WILLIBRORD (658–739), pioneer of the English missionaries who crossed the seas to proclaim the gospel to the non-Christian peoples of the continent of Europe. Born in Northumbria, Willibrord as a boy came under the influence of the great Wilfrid, archbishop of York. From 678 to 690 he was in Ireland, and while there he became filled with the desire, which never left him, to preach the gospel to non-Christians.
In 690 Willibrord went to Friesland in the Netherlands, which became his home for forty-nine years. This part of Europe was in a state of great disorder from which it was emerging through the rise of Carolingian power, destined to reach its climax in the empire of Charlemagne. Pepin I gave Willibrord the land near Utrecht on which later Willibrord was to build his cathedral. In 695 he was consecrated archbishop by the pope, who intended to establish Utrecht as a regular province of the church with archbishop and diocesan bishops. This goal was never attained, and after the death of Willibrord, Utrecht gradually lost its importance.
None of the correspondence of Willibrord has survived, and we have hardly anything from his hand. This makes it difficult to get a clear idea of his personality and his work. He seems to have been characterized not so much by brilliance as by steadfast continuance in the work that he had set himself to do. It is clear that his aims were greater than his achievements. He penetrated Denmark and brought back thirty boys who presumably were to be trained as missionaries to their own people, but nothing came of this. It is not clear whether he ever consecrated other bishops. He did, however, in 698 found the Monastery of Echternach in Luxembourg, which later became a great center of missionary work.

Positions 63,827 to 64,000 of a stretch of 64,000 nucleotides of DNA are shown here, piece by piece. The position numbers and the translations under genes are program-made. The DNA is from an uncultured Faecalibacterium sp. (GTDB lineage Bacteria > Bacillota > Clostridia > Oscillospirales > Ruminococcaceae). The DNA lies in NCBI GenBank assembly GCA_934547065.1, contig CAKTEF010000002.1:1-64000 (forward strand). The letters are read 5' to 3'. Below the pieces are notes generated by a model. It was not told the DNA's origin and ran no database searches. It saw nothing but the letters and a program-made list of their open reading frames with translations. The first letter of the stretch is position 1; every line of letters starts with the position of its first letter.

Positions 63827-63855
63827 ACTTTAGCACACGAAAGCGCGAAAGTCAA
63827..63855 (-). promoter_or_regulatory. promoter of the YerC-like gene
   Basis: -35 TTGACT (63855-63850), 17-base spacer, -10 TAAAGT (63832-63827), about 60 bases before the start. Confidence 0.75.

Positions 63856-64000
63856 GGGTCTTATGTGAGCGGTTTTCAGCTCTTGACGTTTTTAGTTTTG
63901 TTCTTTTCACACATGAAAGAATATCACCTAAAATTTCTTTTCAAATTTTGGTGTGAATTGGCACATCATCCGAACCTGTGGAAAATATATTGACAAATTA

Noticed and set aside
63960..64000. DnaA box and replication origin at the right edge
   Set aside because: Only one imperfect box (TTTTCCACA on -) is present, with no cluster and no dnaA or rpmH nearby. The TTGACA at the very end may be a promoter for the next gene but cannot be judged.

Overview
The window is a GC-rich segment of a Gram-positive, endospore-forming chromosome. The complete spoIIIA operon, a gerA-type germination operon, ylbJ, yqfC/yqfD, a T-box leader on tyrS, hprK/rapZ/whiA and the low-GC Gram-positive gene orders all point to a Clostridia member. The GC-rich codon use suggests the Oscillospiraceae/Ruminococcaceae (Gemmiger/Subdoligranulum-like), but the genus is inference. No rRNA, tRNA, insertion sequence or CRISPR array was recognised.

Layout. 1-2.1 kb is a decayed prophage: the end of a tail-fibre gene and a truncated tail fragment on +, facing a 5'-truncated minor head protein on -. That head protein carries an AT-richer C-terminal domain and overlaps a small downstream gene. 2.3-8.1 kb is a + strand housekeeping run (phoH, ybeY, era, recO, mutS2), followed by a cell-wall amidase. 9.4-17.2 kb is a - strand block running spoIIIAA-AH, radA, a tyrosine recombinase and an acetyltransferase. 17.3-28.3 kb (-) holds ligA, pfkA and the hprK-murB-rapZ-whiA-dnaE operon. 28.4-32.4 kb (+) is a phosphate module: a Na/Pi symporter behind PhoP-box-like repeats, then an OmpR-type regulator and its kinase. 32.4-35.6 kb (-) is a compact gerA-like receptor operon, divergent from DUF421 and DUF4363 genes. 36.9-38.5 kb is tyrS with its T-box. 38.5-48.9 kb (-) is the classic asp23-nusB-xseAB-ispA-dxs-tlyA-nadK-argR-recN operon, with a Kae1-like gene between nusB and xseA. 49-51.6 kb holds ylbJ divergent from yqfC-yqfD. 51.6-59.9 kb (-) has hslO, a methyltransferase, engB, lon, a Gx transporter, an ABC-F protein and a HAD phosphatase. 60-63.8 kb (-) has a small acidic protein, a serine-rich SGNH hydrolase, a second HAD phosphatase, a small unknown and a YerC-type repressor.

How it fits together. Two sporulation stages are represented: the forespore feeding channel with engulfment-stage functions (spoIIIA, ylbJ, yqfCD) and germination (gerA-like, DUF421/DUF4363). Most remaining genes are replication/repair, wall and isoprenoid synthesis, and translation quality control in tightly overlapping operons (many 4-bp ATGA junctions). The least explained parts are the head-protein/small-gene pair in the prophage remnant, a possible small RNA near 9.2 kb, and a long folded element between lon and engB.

Willibrord opened a door to the evangelists of the rising English church, worked out a model of what a missionary should be, and set an example followed by many successors. The churches in the Netherlands are right in regarding him as the apostle of Frisia and the founder of the church in their land.
The two lives of Willibrord by Alcuin (735–804), Vita sancti Willibrordi, "Monumenta Alcuiniana," vol. 6, are hagiographical, full of stories of miracles, and inadequate from the point of view of historical detail and reliability. Of modern works, William Levison's England and the Continent in the Eighth Century (Oxford, 1946), pp. 1–69, is authoritative. Reference may be made also to Alexander J. Grieve's Willibrord, Missionary in the Netherlands (Westminster, 1923) and to The Anglo-Saxon Missionaries in Germany, edited and translated by Charles H. Talbot (New York, 1954).
Stephen C. Neill (1987)